Sauna Etiquette in Spain

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Saunas, originating in Finland, have become a worldwide phenomenon and are touted for their health benefits, including disease prevention, ridding the body of toxins, improving circulation and reducing stress levels. However, different saunas can offer very different experiences, depending on where they are located. Sauna etiquette in Spain is different than in many other countries and educating oneself on the unspoken rules of Spain's sauna culture may prevent any number of embarrassing scenarios. The important distinctions to remember when looking into any country's sauna etiquette are the question of clothing, the importance of hygiene, and the separation and/or integration of males and females in sauna rooms. Keeping a polite distance from other patrons and using hushed voices for conversation are important in the sauna etiquette of any country.

Clothing

  • While Spain may be known for the nudity on its beaches, its saunas do not tend to accept the same philosophy of letting it all show. In general, saunas in Spain require that guests refrain from complete nudity, but do not have specific requirements regarding what to wear. According to Protocolo.org, Spain's virtual encyclopedia of all that is in good taste and manners, the benefits of sauna usage are maximized when the body is entirely nude, as the body can better rid itself of toxins. Keeping this in mind, minimal clothing is required simply for the sake of courtesy to other patrons. Protocolo suggests a bikini-type bathing suit with minimal body coverage or a thong for women. Another option both for men and women is to be wrapped in a cotton towel. The cotton is a non-restrictive, breathable material that allows the skin to sweat out the toxins while staying modest in the company of others. The rules of each particular establishment regarding nudity should be clearly posted upon entering. If they aren't or if you have any doubts, do not hesitate to ask a staff member, as they will be well versed on what is acceptable in the specific establishment.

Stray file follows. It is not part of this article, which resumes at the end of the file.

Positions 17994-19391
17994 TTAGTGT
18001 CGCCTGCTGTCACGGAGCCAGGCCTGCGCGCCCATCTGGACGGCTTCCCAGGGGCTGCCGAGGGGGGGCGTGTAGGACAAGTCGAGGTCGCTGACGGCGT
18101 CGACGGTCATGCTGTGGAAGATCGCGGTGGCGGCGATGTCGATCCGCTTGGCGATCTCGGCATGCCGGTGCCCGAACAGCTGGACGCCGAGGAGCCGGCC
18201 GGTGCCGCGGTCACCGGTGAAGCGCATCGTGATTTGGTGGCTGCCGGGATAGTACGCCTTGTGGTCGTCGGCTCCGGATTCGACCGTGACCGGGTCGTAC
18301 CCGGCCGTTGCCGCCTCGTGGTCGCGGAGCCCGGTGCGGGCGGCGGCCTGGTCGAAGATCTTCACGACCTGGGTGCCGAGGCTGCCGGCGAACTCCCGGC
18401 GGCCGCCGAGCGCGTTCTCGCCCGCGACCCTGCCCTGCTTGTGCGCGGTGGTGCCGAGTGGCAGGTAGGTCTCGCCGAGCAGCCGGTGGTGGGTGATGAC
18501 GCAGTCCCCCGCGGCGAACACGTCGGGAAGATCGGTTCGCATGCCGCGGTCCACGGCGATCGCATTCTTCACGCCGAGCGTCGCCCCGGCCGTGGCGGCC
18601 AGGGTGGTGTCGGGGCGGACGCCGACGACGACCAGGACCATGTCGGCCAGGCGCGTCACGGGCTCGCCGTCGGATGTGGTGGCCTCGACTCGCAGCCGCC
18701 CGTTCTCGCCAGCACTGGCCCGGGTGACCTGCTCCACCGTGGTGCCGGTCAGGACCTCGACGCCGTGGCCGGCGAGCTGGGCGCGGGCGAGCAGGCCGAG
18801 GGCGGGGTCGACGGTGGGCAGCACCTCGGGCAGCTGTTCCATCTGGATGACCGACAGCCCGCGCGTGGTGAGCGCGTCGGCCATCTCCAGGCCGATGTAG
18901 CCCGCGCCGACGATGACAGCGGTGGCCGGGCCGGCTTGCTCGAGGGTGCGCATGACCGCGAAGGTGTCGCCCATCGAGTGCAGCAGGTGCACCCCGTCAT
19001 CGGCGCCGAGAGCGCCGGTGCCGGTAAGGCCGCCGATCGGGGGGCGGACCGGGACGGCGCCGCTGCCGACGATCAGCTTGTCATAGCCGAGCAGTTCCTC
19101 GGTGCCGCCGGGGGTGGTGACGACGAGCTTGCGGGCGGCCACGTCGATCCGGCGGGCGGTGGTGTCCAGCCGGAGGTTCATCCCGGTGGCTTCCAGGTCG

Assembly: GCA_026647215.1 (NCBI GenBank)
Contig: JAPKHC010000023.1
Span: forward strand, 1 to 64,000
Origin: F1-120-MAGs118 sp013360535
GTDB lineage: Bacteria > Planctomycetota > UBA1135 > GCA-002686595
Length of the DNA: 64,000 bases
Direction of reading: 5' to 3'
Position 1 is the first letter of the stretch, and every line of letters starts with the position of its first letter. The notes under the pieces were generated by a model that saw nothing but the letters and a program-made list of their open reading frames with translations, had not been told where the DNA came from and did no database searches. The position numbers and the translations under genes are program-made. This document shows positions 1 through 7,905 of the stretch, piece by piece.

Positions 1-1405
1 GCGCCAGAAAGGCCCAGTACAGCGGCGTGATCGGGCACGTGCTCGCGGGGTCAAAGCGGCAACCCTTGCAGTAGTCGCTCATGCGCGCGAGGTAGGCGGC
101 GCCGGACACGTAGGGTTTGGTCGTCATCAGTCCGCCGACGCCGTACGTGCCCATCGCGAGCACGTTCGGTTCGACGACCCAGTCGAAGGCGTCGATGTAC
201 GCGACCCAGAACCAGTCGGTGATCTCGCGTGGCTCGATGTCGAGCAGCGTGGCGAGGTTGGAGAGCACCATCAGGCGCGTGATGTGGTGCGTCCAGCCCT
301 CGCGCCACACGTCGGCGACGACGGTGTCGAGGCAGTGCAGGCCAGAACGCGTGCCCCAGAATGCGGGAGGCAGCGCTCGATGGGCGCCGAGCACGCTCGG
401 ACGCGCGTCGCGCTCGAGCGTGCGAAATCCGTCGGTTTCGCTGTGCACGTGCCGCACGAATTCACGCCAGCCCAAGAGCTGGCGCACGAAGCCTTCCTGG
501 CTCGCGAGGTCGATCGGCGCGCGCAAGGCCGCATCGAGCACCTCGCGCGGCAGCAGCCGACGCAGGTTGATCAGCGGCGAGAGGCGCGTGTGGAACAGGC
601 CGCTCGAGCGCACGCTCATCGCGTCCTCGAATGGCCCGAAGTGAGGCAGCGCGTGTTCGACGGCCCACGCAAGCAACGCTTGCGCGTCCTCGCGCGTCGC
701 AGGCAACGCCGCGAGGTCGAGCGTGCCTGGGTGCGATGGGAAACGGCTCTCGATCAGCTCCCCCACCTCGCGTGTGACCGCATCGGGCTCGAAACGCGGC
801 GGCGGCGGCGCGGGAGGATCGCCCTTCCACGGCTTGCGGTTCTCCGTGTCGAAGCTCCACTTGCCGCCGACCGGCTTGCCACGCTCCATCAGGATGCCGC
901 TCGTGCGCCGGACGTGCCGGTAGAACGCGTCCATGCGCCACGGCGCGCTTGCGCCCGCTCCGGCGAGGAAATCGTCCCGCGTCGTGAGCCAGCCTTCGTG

Hygiene

  • Before entering the sauna, it is important to wash the entire body with soap under warm water. This shower serves multiple purposes, the first of which is hygienic. With a large number of people sitting on the same surfaces and with lots of exposed skin, germs could easily be passed from person to person if such precautions were not taken. Lathering up protects your health and the health of other patrons, in addition to making it easier for the skin to sweat out toxins and warming the body to avoid system shock upon entering the sauna. Whether a nude sauna or not, the rules of hygiene require sitting with a towel beneath you, to prevent leaving germs and sweat on the wooden benches. This also protects the skin from the heat of the wood.

Co-ed or Not

  • Single sex saunas are more common in Spain than mixed facilities. Single sex saunas are divided into two sides, one for men and another for women, and often have more lax rules regarding dress than mixed buildings. If going with a group of people of mixed sex, be sure to contact or visit the sauna beforehand to be aware of their regulations on mixed company.

Distance and Conversation

  • A sauna, in Spain and elsewhere, is meant to be a relaxing and peaceful experience, a cleansing for both body and mind. For this reason, maintain a distance from other patrons large enough so that they can safely lay down or stretch out to relax comfortably. Some saunas have strict rules prohibiting conversation, but even in those that do not, be considerate of those around you. Hushed tones are likely not to bother other sauna-goers at a considerable distance, but never talk loudly and be sure to observe the reactions of others and act accordingly. Conversation is not always inappropriate, but do not let your chatting ruin another person's experience.

Benefits

  • The heat of a sauna offers numerous physical and mental benefits. Heat helps the body to relax and relieves muscle tension, as well as helping to alleviate mental stress. The sweating that the sauna induces facilitates the elimination of toxins, cleanses the skin and increases muscle flexibility. Sauna use can increase blood circulation, offer temporary relief for asthma and bronchitis sufferers as well as temporary muscle and joint pain relief, including pain caused by arthritis. The relaxing sauna atmosphere can also provide relief for stress-related disorders, including backaches, chest pains, anxiety, insomnia, headaches and depression.

References

  • Photo Credit sauna image by Mikhail Olykainen from Fotolia.com
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